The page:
BEAT SOUND, BEAT VISION: THE BEAT SPIRIT AND POPULAR SONG (Manchester: MUP, 2007)

Now available in paperback for £14.99

 

This book reveals the ideas behind the Beat vision which influenced the Beat sound of the songwriters who followed on from them. Having explored the thinking of Alan Watts, who coined the term ‘Beat Zen’, and who influenced the counterculture which emerged out of the Beat movement, it celebrates Jack Kerouac as a writer in pursuit of a ‘beatific’ vision. On this basis, the book goes on to explain the relevance of Kerouac and his friends Allen Ginsberg and Gary Snyder to songwriters who emerged in the 1960s.

Not only are new, detailed readings of the lyrics of the Beatles and of Dylan given, but the range and depth of the Beat legacy within popular song is indicated by way of an overview of some important innovators: Jim Morrison, Joni Mitchell, Leonard Cohen, Donovan, the Incredible String Band, Van Morrison and Nick Drake.

While this may seem at first sight to be a deviation from my earlier themes, I should stress that the book addresses the recurrent theme of the interplay of ‘the sacred and the profane’ – according to the myth theorist, Mircea Eliade, the two dimensions of all religious experience.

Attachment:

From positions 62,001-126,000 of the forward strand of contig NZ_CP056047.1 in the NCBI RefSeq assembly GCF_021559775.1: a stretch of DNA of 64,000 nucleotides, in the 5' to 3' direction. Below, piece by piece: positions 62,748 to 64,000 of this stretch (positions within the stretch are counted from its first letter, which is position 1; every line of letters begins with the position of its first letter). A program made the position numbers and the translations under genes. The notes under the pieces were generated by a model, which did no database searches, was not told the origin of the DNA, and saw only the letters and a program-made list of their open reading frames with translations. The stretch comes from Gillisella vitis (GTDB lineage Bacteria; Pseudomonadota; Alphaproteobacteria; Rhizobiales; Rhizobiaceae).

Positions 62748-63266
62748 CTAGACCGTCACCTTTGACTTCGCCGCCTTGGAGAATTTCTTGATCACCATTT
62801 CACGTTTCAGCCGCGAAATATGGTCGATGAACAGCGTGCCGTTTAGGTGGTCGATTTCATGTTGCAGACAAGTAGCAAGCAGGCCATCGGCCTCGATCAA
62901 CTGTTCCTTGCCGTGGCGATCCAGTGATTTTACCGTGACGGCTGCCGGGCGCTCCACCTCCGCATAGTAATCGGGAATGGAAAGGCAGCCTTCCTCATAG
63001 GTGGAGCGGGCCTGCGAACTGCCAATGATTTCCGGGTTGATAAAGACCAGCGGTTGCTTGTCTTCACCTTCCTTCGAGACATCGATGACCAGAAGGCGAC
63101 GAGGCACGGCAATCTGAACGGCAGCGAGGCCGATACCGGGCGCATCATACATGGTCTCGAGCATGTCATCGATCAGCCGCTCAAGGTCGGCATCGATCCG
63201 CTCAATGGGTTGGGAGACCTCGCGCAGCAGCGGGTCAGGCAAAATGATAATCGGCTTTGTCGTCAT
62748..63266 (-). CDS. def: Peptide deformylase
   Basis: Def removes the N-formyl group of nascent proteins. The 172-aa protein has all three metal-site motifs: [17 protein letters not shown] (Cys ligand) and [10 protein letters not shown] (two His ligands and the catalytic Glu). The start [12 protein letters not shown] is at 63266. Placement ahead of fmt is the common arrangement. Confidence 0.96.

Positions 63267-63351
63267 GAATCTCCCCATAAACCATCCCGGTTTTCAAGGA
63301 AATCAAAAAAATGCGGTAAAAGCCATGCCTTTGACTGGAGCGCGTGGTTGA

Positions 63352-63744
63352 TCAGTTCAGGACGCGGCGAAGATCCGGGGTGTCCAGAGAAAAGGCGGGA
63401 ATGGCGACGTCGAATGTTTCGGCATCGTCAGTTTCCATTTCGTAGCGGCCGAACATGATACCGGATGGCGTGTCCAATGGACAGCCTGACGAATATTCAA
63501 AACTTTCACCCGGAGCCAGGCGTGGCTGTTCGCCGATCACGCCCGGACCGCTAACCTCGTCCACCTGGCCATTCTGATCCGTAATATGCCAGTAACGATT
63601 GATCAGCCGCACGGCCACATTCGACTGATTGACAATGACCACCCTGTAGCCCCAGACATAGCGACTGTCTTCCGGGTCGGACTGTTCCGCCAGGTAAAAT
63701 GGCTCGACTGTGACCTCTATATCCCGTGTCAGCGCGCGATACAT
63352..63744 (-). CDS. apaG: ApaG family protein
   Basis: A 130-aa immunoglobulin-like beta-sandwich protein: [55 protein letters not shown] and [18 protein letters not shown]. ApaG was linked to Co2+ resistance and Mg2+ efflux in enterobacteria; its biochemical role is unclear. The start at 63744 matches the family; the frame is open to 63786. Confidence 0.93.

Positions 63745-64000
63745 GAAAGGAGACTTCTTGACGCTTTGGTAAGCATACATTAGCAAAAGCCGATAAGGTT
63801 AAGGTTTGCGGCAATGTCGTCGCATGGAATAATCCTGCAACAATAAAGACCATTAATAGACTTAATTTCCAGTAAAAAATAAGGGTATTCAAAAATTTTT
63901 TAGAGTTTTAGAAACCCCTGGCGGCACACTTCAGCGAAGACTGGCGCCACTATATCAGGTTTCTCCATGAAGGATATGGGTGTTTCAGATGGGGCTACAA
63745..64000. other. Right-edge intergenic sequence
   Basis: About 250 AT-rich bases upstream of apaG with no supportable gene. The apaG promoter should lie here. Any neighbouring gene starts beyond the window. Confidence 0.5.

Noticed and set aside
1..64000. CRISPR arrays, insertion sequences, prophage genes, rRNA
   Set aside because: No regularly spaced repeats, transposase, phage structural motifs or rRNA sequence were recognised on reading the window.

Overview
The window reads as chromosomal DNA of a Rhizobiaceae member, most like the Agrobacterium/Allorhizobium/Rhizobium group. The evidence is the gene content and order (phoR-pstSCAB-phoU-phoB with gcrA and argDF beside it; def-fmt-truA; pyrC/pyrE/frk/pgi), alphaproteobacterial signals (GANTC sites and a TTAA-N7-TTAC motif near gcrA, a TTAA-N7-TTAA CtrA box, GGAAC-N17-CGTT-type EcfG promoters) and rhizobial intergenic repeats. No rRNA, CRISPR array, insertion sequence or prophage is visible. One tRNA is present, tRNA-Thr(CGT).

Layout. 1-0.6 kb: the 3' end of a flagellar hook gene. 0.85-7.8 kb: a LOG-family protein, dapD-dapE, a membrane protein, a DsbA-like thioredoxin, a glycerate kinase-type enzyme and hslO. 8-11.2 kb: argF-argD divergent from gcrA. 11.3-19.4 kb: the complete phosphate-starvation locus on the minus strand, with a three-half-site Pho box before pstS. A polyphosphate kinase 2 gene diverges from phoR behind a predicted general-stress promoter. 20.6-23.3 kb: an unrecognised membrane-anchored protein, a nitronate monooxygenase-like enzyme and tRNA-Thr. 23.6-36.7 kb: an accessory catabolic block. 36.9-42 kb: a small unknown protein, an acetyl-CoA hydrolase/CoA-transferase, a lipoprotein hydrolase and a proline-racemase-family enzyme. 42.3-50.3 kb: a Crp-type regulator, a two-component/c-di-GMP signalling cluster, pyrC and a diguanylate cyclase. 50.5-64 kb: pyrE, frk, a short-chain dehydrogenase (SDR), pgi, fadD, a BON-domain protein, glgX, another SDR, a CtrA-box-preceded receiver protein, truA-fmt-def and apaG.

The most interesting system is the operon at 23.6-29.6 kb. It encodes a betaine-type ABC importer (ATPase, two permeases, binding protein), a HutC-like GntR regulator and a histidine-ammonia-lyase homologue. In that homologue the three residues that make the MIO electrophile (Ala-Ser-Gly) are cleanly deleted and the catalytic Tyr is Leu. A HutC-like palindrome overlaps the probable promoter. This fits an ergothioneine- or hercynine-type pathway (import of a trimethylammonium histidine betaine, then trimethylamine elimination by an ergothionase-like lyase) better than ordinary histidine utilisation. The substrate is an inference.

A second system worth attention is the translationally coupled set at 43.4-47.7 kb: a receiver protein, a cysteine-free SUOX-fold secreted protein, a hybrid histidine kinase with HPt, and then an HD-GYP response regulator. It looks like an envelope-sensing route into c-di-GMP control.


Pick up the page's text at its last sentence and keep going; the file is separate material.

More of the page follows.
The Beat writers were obsessed by the possibility of apprehending the spiritual dimension of the everyday, ‘fallen’ world. In Buddhist terms, this means recognising the identity of ‘nirvana’ and ‘samsara’. Alan Watts and Gary Snyder are particularly impressive in the way they effect this in their own writings.

Again, in the final chapter, entitled “‘Eco-Zen’, or ‘a heaven in a wild flower'”, I bring my interest in mythology and my interest in ecology together, in assessing the Beat legacy within the work of a wide variety of sixties songwriters. The ‘green’ emphasis, I argue, began with the Beats and was developed by Joni Mitchell and others.

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Please note: there are one or two ERRATA in this volume. Details are given here:

#‘A note on usage’, l.14:

For ‘materialist’ read ‘materialism’.

#p. 120, endnote 27: missing statement:

‘Devotees of traditional American music will realise that Dylan is here subtly reworking the old spiritual, “This Train Is Bound For Glory”, which gave Guthrie the title for his autobiography.’

#p.176, l.29:

For ‘California’ read ‘Canada’.

#p.199, l.26:

For ‘Acheron’ read ‘Charon’.